Raise red lantern Chinese director Zhang Yimou.

Essay by jstarxUniversity, Bachelor'sA+, April 2003

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Chinese director Zhang Yimou (Red Sorghum, Ju Dou) is the most exciting thing to happen to film melodrama since German emigre Douglas Sirk came to Hollywood and reinvigorated the form in the 1950s. Raise the Red Lantern is like some exotic hothouse specimen that's beautiful to the eye yet caustic to the touch. What Zhang undertakes here is nothing less than a biting examination of sexual politics, mandarin-style. But it's more than that. It's an indictment of the ways in which we participate in our own subjugation no matter what our nationality, era or fiscal circumstance. Set in 1920s China, the movie opens with the decision of 19-year-old Songlian (Gong Li) to leave college after the death of her father and accept the marriage offer of a wealthy older man named Chen because she can no longer endure the company of her stepmother. She will become Chen's Fourth Wife, a concubine in a feudal marriage system.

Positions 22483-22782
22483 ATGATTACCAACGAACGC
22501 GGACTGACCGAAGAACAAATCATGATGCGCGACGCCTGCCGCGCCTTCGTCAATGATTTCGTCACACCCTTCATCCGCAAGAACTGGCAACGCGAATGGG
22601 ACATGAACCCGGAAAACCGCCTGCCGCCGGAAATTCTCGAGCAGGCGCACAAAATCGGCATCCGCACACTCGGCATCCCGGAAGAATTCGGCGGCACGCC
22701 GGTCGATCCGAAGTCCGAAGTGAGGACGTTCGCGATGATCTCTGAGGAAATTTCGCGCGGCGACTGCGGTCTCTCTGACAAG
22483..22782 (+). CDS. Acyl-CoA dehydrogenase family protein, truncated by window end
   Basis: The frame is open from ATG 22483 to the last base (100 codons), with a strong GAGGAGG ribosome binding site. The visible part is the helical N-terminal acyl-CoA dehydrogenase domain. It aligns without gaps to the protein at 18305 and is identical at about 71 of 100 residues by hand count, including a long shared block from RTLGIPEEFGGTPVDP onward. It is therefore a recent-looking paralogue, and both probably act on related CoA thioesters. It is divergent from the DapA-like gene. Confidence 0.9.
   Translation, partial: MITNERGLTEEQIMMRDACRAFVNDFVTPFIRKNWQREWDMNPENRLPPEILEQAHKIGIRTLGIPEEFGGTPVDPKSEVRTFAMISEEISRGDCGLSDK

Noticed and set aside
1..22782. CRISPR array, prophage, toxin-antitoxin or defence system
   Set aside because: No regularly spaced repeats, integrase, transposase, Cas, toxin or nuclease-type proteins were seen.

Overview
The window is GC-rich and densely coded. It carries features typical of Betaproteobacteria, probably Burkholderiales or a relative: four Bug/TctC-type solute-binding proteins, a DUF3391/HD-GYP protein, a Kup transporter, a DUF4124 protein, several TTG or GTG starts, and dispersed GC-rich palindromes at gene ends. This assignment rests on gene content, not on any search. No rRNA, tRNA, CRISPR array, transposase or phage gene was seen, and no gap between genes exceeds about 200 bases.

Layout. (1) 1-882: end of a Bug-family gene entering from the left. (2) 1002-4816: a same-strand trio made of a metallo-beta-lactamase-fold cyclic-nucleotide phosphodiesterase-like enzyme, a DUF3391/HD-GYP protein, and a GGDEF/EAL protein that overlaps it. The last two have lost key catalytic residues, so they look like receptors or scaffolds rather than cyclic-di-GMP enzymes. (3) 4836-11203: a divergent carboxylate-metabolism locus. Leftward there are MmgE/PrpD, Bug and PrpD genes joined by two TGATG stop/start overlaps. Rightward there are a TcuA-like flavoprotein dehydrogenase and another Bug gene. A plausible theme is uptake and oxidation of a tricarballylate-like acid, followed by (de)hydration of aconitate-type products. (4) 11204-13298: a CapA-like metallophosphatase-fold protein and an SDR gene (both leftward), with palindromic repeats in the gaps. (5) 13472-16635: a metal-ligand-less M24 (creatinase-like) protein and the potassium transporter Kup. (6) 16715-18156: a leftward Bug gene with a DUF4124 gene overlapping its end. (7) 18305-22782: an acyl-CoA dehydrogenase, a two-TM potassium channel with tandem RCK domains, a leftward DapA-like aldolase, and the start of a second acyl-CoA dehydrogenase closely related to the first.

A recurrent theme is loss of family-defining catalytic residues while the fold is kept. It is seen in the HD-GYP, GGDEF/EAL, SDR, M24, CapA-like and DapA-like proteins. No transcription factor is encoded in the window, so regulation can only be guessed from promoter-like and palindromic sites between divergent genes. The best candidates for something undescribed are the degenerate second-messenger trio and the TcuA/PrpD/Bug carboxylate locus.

Striking her blow for independence from her stepmother, Songlian seals her fate, enters Chen's family compound and never again emerges. Sucked into this serpentine household arrangement in which each wife has her own residence and courtyard (though they are all connected via a structural network of walls, parapets and roofing), Songlian at first plays to win. And what is won? -- the sexual attentions of the master (who is virtually unseen by the camera). Power within the household is apportioned on the basis of where the master sleeps at night. The rewards for the chosen wife include a sensuous foot massage delivered by a toothless old crone and the power to select the next day's menu for the entire household. An ancient family tradition explains the red lanterns of the title: wherever the master decides to spend the night is ritualistically...